Understanding limitations of a model requires understanding the end-to-end process that moves from data and assumptions to results and analysis. The extract-transform-load (ETL) process actually fits well with the ASOP No. 56 definition of a model, which is: “A model consists of three components: an information input component, which delivers data and assumptions to the model; a processing component, which transforms input into output; and a results component, which translates the output into useful business information.” Many actuaries work with models on a daily basis, yet it helps to revisit this important definition. Many would not recognize the routine step of accessing the policy level data necessary to create an in-force file as part of the model itself. The actuary should ask, “Are there risks introduced by the frontend or backend processing in the ETL routine?” and “What mitigations has the company established over time to address these risks?”
Move over, League of Legends. Does anyone even care about Overwatch? No, the real future of esports is spreadsheets and Microsoft Excel. Don’t believe us? Then tune in to ESPN3 or YouTube this weekend to find out.
No, this isn’t a joke. The Financial Modeling World Cup will be held this weekend entirely in Microsoft Excel. And the finals (the quarterfinals, semifinals, and the final match) will all be broadcast live as they happen at 9 AM PT. Everyone’s playing for a total prize of $10,000 — funded by Microsoft, of course.
NPI: NonPharmaceutical Interventions (e.g. masks, social distancing) Epiweek: Epidemiological Week as defined by MMWR LOP: Linear Opinion Pool; method used to calculate Ensemble_LOP and Ensemble_LOP_untrimmed by averaging cumulative probabilities of a given value across submissions. See Notes for more details.
Will COVID-19 cases and deaths surge again this winter? The combined just-released results of 9 models applied to four different scenarios at COVID-19 Modeling Hub project that diagnosed cases could—using the projections of the more hopeful models—drop to around 9,000 cases per day by March. The scenarios range from the most hopeful, with childhood COVID-19 vaccinations and no new viral variant, to one with no child vaccinations and a new variant.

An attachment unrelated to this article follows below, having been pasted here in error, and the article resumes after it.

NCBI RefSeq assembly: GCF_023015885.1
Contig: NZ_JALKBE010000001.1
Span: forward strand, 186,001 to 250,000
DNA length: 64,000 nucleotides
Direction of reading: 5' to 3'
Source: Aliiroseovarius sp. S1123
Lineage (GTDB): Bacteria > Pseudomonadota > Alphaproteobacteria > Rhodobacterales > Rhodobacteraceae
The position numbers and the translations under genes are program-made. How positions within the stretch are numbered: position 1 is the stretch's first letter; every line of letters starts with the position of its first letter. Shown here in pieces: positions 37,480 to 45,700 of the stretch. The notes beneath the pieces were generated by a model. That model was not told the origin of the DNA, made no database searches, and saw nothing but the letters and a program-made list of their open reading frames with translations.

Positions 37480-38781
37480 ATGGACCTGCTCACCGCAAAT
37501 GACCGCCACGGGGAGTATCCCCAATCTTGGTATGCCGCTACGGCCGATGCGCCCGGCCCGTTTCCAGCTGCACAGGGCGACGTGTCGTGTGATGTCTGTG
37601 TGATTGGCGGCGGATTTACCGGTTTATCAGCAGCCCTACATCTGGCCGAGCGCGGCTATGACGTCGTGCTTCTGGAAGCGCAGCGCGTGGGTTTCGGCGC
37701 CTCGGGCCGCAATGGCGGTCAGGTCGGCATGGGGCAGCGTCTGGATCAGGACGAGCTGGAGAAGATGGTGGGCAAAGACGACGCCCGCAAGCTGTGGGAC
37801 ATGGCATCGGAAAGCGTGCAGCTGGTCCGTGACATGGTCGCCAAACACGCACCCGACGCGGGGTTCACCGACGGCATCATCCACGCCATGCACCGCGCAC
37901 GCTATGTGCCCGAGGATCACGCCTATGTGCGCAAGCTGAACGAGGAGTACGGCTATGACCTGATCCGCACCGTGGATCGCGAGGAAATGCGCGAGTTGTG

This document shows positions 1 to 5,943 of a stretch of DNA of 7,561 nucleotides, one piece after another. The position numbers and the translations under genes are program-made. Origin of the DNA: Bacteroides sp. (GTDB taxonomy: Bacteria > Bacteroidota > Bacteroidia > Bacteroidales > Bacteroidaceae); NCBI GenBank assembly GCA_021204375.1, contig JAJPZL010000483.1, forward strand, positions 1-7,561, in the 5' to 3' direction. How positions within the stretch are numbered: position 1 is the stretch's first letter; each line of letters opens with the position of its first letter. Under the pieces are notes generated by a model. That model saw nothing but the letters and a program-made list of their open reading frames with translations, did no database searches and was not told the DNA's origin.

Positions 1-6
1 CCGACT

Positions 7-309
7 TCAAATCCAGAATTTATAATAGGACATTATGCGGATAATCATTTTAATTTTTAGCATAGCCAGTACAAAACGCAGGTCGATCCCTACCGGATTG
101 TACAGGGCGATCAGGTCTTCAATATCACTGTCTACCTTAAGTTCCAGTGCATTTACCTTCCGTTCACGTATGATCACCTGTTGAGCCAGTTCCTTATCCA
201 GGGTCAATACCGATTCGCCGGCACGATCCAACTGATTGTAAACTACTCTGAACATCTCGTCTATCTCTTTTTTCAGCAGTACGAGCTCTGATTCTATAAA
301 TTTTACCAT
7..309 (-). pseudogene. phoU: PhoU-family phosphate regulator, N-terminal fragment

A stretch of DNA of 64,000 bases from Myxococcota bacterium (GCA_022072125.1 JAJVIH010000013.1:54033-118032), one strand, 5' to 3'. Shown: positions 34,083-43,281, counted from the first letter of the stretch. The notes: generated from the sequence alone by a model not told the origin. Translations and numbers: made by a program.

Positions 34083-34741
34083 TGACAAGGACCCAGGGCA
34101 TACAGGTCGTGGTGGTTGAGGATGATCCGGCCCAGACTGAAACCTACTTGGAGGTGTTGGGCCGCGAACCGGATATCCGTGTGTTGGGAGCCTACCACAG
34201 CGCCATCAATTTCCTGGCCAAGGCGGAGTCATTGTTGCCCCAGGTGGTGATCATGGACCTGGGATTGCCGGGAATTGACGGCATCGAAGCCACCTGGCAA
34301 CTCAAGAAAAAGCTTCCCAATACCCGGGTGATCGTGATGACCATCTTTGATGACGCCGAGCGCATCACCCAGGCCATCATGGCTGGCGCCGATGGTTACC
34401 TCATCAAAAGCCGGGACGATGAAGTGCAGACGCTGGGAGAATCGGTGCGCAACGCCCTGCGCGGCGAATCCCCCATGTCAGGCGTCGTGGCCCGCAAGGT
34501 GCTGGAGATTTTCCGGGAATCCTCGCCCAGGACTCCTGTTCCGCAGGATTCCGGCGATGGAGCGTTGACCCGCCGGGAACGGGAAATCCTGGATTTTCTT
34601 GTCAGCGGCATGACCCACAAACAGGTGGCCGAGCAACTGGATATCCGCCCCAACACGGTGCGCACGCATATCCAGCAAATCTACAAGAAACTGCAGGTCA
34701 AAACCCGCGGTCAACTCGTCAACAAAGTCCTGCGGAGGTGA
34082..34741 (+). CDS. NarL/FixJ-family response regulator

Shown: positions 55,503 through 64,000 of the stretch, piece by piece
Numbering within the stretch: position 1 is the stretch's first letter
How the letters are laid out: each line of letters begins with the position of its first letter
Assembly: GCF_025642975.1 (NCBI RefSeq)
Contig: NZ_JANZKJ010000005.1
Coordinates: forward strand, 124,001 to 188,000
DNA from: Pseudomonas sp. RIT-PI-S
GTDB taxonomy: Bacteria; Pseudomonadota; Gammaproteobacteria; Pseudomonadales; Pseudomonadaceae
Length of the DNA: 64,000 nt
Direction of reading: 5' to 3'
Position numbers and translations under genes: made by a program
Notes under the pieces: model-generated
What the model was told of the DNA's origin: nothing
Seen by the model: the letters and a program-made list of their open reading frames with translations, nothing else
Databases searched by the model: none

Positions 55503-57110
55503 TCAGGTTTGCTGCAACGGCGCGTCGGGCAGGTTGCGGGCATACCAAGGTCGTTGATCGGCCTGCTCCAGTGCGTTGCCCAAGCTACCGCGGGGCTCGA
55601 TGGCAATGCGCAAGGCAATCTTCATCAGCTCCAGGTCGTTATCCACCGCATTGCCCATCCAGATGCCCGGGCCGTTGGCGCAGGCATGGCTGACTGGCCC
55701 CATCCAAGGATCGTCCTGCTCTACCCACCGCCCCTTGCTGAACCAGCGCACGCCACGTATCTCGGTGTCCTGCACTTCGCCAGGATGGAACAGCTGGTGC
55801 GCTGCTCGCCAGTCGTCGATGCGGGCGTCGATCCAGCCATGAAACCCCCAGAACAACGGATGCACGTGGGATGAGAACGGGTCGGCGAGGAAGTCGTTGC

University of North Carolina epidemiologist Justin Lessler, who helps run the hub, tells NPR that the most likely scenario is that children do get vaccinated and no super-spreading variant emerges.
The good news is that about 55 percent of all Americans (181 million) are now fully vaccinated (64 percent of those age 12 and up). Given that unreported COVID-19 cases are generally thought to be considerably higher than the 42 million diagnosed cases, that suggests perhaps around 100 million Americans have developed natural immunity to the virus.
There has been significant disruption in how organisations conduct business and the way we work over the past year and a half. However, financial modellers and developers have had to continue to build, refine and test their models throughout these unprecedented times. Figure 1 below summarises the areas we have covered in the blog series and how they fit together to form the practical guidance of how to follow and implement the Financial Modelling Code.